It treats age related insomnia and improves sleep efficiency in Alzheimer’s, Parkinson’s and Hungtinton’s diseases.
It also reduces blood pressure in people that are hypertensive (already have high blood pressure. )

C’MON….GET HAPPY AGAIN!   Natural Treatment options…..

US research showed that walking 3 times a week for 30 minutes if you are depressed can make you feel less depressed. I would recommend if you suffer from SADS you exercise every day and outdoors so then you get natural sunlight and vitamin D as well. Sunlight stimulates the pineal gland in the brain to produce melatonin at night time to induce sleep and regulates our circadian rhythm.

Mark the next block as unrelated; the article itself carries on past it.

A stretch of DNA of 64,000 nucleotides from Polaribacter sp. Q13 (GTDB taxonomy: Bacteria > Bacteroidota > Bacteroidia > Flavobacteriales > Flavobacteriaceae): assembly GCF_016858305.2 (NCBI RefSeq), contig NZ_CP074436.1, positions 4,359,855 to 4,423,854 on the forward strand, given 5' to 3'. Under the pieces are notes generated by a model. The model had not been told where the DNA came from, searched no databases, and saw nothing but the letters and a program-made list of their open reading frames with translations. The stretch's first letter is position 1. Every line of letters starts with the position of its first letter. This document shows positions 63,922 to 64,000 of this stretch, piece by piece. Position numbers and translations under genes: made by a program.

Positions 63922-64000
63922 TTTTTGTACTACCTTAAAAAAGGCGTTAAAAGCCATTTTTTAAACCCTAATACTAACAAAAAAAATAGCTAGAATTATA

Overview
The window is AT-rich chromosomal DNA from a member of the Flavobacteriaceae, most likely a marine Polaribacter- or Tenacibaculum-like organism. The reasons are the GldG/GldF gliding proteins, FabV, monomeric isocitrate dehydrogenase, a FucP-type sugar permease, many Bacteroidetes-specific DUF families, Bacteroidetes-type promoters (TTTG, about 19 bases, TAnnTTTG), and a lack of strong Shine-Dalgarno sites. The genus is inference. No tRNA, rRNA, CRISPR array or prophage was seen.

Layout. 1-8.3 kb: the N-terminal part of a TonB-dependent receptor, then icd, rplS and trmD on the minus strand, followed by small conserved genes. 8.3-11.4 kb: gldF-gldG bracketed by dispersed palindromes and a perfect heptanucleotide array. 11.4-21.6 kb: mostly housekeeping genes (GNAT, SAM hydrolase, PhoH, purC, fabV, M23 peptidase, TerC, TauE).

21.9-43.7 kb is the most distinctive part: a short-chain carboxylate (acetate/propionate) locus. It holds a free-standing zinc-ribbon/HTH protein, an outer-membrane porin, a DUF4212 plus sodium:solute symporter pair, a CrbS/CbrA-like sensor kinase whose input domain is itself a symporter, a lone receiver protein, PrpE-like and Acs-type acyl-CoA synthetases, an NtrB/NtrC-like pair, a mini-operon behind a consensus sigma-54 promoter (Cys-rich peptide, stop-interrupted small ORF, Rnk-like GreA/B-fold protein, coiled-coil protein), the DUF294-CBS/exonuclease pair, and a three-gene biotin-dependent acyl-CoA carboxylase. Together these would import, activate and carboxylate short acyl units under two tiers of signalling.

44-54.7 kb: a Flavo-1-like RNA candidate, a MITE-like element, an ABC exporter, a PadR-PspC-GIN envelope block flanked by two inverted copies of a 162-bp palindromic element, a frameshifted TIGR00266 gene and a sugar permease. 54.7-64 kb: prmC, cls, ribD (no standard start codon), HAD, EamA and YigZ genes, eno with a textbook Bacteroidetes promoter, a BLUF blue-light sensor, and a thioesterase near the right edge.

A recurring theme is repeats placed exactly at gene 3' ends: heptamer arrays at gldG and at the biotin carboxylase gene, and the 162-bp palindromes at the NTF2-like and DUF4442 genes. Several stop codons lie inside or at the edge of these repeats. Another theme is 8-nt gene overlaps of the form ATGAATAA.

A dose of sunlight first thing in the morning can help with our serotonin and melatonin production and set our body clock or circadian Rhythm.
The more we are exposed to sunlight the more serotonin we produce which can stave off day time melatonin and depression. Melatonin makes us feel sleepy and is produced as the sun goes down.
Research has shown that 15 minutes of blue light therapy is equivalent to 2 hours of natural sunlight. Blue light is used as research has found that this specific colour light stimulates the part of our retina which differentiates night time from day time. You can read more about this HERE.
Jeff Collings, clinical director of sleep and snoring solutions company MCS Australia, recommends busy office workers getting little to no natural light keep a blue light box on their desk.
“A ten minute burst when you are feeling a little low can really perk you up. The light works instantly and is completely natural.”